This is one of those reviews that makes my review backlog pile up, because I’m having a hard time saying stuff about it. So I’m just going to wing it and live with the fact that my review will not be as good as I want it to be, or say what I want it to say (whatever that is? I don’t even know).
I liked this book quite a bit, but not as much as I liked THUG. Angie Thomas continues to be great at centering her main characters in real, human emotions, giving them three-dimensional family lives, and working in social issues naturally as part of the plot, rather than as the point. Bri is also a more difficult character to like, because she’s more angry than Starr (rightfully) but also less emotionally mature. Bri is very smart and talented, but she is also very young, and makes decisions based on her emotions without thinking them over first. Over the course of the book, she does mature and come to new understandings about the people around her and their place in her life, and her place in theirs.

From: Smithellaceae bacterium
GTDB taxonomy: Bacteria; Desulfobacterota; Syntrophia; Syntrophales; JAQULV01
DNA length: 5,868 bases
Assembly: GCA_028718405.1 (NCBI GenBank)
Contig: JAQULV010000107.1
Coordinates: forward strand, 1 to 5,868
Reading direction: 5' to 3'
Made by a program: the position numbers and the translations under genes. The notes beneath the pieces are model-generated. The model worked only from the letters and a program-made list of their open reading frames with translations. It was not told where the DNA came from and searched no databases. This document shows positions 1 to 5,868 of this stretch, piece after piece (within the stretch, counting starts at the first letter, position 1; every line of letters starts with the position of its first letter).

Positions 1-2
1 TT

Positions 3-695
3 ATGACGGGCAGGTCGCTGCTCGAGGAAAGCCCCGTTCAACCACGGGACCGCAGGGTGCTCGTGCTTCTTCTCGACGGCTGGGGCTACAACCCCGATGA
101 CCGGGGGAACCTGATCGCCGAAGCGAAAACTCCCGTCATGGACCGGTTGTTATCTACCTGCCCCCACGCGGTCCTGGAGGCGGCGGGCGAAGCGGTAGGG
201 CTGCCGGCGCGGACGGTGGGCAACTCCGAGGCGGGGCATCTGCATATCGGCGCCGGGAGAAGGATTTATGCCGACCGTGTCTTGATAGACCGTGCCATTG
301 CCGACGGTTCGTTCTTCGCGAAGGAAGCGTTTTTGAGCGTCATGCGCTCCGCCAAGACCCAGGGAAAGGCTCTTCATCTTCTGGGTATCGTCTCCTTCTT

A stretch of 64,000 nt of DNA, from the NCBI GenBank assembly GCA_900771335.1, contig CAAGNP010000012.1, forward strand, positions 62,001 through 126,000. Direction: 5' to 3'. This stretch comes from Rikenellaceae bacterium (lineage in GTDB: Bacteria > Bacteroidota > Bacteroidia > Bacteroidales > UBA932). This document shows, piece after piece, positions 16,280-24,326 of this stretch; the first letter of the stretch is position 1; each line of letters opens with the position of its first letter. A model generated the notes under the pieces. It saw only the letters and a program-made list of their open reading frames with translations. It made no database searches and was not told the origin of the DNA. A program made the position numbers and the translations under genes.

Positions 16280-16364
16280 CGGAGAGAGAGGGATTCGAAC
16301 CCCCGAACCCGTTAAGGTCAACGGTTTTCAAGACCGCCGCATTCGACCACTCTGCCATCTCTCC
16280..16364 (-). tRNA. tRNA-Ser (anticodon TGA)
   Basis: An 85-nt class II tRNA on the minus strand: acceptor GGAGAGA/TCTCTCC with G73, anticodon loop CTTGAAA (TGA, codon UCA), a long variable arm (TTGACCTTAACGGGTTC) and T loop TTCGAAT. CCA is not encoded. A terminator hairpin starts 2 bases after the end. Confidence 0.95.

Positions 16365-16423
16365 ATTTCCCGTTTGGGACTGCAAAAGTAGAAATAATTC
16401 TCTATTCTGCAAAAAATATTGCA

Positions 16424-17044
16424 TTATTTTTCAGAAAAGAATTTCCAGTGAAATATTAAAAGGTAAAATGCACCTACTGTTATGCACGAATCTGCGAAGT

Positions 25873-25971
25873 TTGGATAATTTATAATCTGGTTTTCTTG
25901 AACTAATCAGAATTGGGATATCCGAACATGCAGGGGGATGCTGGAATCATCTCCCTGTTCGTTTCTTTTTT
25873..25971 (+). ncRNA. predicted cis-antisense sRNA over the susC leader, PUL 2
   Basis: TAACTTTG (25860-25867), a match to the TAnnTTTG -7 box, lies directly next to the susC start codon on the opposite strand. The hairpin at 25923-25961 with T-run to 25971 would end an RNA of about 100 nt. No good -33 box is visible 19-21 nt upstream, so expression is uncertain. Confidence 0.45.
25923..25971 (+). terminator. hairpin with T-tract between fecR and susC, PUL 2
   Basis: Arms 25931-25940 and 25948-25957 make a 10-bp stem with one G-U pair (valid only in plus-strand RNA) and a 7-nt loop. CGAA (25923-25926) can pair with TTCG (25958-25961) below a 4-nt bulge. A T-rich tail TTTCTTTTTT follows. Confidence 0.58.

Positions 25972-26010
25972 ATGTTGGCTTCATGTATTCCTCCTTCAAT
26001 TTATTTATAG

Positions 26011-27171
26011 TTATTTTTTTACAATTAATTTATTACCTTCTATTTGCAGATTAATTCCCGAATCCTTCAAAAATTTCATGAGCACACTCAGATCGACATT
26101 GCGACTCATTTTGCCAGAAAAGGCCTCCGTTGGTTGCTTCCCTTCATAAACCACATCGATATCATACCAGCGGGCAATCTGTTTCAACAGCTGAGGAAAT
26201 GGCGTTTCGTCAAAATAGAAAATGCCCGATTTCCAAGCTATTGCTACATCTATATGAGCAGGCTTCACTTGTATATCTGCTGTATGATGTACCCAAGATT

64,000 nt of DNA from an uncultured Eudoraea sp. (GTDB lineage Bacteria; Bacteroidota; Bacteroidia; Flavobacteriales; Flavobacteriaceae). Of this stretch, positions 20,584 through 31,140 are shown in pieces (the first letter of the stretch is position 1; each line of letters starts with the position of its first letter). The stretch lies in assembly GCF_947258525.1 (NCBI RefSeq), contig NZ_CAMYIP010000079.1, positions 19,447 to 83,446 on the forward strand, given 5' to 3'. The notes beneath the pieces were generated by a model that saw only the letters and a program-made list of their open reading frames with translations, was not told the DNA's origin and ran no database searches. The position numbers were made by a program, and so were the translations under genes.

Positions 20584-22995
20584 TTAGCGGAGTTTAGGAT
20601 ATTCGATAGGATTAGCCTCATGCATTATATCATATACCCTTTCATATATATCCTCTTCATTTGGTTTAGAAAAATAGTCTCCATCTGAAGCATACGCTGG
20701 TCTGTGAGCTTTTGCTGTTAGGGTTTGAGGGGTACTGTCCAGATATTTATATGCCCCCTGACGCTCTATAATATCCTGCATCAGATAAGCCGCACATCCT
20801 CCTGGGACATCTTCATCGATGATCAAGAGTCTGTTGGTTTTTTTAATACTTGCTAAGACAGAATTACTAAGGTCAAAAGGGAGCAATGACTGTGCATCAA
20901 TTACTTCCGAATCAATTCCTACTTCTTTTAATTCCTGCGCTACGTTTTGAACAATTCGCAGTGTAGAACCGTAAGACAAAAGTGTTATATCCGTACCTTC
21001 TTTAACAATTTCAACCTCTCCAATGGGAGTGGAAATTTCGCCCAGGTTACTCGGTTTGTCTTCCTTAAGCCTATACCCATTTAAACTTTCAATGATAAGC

The details about Bri’s fledgling rap career felt really authentic, which makes sense as I found out after finishing that the author was a teenaged rapper, also.
Oh my god this is one of the worst reviews I have ever written. And I’m not sure it would have been much better had I written it a month ago, either. I said almost nothing I wanted to say, but I just wanted to be done with it. Go read ElCicco’s or Caitlin_D’s.
Long story short: This book is good, different to its predecessor, but worthy in its own right.